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TY - JOUR

T1 - 1-Year Outcomes of FFRCT-Guided Care in Patients With Suspected Coronary Disease

T2 - The PLATFORM Study

AU - Douglas, Pamela S.

AU - De Bruyne, Bernard

AU - Pontone, Gianluca

AU - Patel, Manesh R.

AU - Norgaard, Bjarne L.

AU - Byrne, Robert A.

AU - Curzen, Nick

AU - Purcell, Ian

AU - Gutberlet, Matthias

AU - Rioufol, Gilles

AU - Hink, Ulrich

AU - Schuchlenz, Herwig Walter

AU - Feuchtner, Gudrun

AU - Gilard, Martine

AU - Andreini, Daniele

AU - Jensen, Jesper M.

AU - Hadamitzky, Martin

AU - Chiswell, Karen

AU - Cyr, Derek

AU - Wilk, Alan

AU - Wang, Furong

AU - Rogers, Campbell

AU - Hlatky, Mark A.

PY - 2016/8/2

Y1 - 2016/8/2

N2 - Background Coronary computed tomographic angiography (CTA) plus estimation of fractional flow reserve using CTA (FFRCT) safely and effectively guides initial care over 90 days in patients with stable chest pain. Longer-term outcomes are unknown. Objectives The study sought to determine the 1-year clinical, economic, and quality-of-life (QOL) outcomes of using FFRCT instead of usual care. Methods Consecutive patients with stable, new onset chest pain were managed by either usual testing (n = 287) or CTA (n = 297) with selective FFRCT (submitted in 201, analyzed in 177); 581 of 584 (99.5%) completed 1-year follow-up. Endpoints were adjudicated major adverse cardiac events (MACE) (death, myocardial infarction, unplanned revascularization), total medical costs, and QOL. Results Patients averaged 61 years of age with a mean 49% pre-test probability of coronary artery disease. At 1 year, MACE events were infrequent, with 2 in each arm of the planned invasive group and 1 in the planned noninvasive cohort (usual care strategy). In the planned invasive stratum, mean costs were 33% lower with CTA and selective FFRCT ($8,127 vs. $12,145 usual care; p < 0.0001); in the planned noninvasive stratum, mean costs did not differ when using an FFRCT cost weight of zero ($3,049 FFRCT vs. $2,579; p = 0.82), but were higher when using an FFRCT cost weight equal to CTA. QOL scores improved overall at 1 year (p < 0.001), with similar improvements in both groups, apart from the 5-item EuroQOL scale scores in the noninvasive stratum (mean change of 0.12 for FFRCT vs. 0.07 for usual care; p = 0.02). Conclusions In patients with stable chest pain and planned invasive coronary angiography, care guided by CTA and selective FFRCT was associated with equivalent clinical outcomes and QOL, and lower costs, compared with usual care over 1-year follow-up. (The PLATFORM Study: Prospective LongitudinAl Trial of FFRct: Outcome and Resource IMpacts [PLATFORM]; NCT01943903)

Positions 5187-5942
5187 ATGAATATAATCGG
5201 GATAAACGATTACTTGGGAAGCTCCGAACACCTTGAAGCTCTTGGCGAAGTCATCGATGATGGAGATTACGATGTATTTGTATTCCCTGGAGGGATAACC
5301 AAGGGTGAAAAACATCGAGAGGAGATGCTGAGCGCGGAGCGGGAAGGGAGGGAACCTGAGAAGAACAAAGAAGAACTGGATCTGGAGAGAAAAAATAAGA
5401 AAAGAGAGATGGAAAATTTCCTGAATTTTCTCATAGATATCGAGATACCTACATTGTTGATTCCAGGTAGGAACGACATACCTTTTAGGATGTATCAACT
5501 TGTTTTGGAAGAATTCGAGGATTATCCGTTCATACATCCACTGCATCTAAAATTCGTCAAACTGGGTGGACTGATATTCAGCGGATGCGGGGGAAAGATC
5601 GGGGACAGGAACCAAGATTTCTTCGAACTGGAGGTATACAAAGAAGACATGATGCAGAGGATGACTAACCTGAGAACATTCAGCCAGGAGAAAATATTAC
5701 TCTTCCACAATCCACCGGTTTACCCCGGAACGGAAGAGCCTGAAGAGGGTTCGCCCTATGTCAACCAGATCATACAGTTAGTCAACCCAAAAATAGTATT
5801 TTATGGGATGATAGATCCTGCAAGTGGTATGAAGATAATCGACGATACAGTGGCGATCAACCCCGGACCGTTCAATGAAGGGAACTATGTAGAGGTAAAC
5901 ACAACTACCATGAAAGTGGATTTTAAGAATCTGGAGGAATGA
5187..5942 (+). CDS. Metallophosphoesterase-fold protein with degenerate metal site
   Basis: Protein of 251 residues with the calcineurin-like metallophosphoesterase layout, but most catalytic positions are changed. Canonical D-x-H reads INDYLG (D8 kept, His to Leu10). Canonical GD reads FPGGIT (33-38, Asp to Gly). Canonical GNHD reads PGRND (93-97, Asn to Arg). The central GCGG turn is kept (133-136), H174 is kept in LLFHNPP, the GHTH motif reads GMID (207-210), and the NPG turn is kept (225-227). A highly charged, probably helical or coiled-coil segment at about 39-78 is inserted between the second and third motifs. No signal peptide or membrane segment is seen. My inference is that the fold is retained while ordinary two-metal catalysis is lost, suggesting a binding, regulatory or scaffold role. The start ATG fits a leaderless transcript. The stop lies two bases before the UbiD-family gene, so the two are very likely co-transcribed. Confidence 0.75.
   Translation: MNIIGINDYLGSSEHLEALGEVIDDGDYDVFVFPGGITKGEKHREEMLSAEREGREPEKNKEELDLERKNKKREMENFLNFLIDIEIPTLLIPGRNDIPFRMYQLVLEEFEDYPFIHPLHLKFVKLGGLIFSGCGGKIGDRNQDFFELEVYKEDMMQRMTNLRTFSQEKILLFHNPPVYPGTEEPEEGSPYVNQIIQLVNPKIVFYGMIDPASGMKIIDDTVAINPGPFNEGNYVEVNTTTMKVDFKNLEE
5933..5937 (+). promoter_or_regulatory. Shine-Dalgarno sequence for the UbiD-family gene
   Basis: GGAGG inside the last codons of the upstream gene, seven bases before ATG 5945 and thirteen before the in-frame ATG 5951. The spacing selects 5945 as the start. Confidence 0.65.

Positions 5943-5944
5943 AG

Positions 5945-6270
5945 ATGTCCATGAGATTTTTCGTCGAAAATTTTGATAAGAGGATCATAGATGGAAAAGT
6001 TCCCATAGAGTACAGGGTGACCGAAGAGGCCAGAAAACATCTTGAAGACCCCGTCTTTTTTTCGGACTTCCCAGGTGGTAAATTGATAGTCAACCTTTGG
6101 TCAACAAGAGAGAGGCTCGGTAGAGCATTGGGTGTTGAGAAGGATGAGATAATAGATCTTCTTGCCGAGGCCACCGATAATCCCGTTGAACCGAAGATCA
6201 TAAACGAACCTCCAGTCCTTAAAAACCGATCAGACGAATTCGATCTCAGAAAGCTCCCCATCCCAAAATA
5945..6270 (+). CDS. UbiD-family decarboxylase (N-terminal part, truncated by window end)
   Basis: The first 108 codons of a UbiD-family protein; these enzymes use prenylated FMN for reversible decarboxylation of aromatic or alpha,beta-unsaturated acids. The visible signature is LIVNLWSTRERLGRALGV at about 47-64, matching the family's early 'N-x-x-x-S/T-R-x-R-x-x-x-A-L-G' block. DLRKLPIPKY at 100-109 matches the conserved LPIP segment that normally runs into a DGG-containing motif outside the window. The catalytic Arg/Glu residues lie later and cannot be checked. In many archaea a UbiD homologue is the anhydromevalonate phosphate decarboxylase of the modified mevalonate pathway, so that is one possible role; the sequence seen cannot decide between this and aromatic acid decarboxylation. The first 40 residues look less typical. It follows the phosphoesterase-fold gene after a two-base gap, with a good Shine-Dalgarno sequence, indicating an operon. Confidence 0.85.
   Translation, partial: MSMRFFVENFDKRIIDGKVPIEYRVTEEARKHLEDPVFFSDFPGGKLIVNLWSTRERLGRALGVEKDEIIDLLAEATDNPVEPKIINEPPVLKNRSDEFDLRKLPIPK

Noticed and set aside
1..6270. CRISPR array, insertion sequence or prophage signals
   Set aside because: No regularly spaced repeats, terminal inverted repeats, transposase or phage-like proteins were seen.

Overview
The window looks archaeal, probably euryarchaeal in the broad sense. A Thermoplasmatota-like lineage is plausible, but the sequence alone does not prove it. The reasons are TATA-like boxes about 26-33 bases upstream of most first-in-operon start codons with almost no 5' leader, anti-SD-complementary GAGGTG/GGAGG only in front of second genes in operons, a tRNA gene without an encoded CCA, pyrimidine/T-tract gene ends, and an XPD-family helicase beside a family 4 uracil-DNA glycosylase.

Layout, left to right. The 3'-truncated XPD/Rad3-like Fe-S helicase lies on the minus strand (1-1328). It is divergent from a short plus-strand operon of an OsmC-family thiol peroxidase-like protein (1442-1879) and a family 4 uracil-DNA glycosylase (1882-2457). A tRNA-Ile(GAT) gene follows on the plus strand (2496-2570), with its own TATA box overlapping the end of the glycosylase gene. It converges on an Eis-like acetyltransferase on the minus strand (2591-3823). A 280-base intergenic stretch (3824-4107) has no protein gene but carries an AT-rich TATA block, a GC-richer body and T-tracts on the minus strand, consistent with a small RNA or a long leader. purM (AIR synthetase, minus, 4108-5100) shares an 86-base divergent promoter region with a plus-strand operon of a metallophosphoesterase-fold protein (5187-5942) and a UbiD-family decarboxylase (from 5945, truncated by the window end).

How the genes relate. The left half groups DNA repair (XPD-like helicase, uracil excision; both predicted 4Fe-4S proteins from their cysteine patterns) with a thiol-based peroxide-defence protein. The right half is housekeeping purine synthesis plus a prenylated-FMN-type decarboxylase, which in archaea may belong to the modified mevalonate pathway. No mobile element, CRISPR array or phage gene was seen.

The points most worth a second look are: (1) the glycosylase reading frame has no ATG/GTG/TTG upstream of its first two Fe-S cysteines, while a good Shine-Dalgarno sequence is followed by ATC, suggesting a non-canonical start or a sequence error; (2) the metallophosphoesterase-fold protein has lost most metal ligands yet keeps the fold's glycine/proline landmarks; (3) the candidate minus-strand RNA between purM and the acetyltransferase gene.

AB - Background Coronary computed tomographic angiography (CTA) plus estimation of fractional flow reserve using CTA (FFRCT) safely and effectively guides initial care over 90 days in patients with stable chest pain. Longer-term outcomes are unknown. Objectives The study sought to determine the 1-year clinical, economic, and quality-of-life (QOL) outcomes of using FFRCT instead of usual care. Methods Consecutive patients with stable, new onset chest pain were managed by either usual testing (n = 287) or CTA (n = 297) with selective FFRCT (submitted in 201, analyzed in 177); 581 of 584 (99.5%) completed 1-year follow-up. Endpoints were adjudicated major adverse cardiac events (MACE) (death, myocardial infarction, unplanned revascularization), total medical costs, and QOL. Results Patients averaged 61 years of age with a mean 49% pre-test probability of coronary artery disease. At 1 year, MACE events were infrequent, with 2 in each arm of the planned invasive group and 1 in the planned noninvasive cohort (usual care strategy). In the planned invasive stratum, mean costs were 33% lower with CTA and selective FFRCT ($8,127 vs. $12,145 usual care; p < 0.0001); in the planned noninvasive stratum, mean costs did not differ when using an FFRCT cost weight of zero ($3,049 FFRCT vs. $2,579; p = 0.82), but were higher when using an FFRCT cost weight equal to CTA. QOL scores improved overall at 1 year (p < 0.001), with similar improvements in both groups, apart from the 5-item EuroQOL scale scores in the noninvasive stratum (mean change of 0.12 for FFRCT vs. 0.07 for usual care; p = 0.02). Conclusions In patients with stable chest pain and planned invasive coronary angiography, care guided by CTA and selective FFRCT was associated with equivalent clinical outcomes and QOL, and lower costs, compared with usual care over 1-year follow-up. (The PLATFORM Study: Prospective LongitudinAl Trial of FFRct: Outcome and Resource IMpacts [PLATFORM]; NCT01943903)

KW - economic outcomes

KW - fractional flow reserve using computed tomography

KW - major adverse cardiac events

KW - quality of life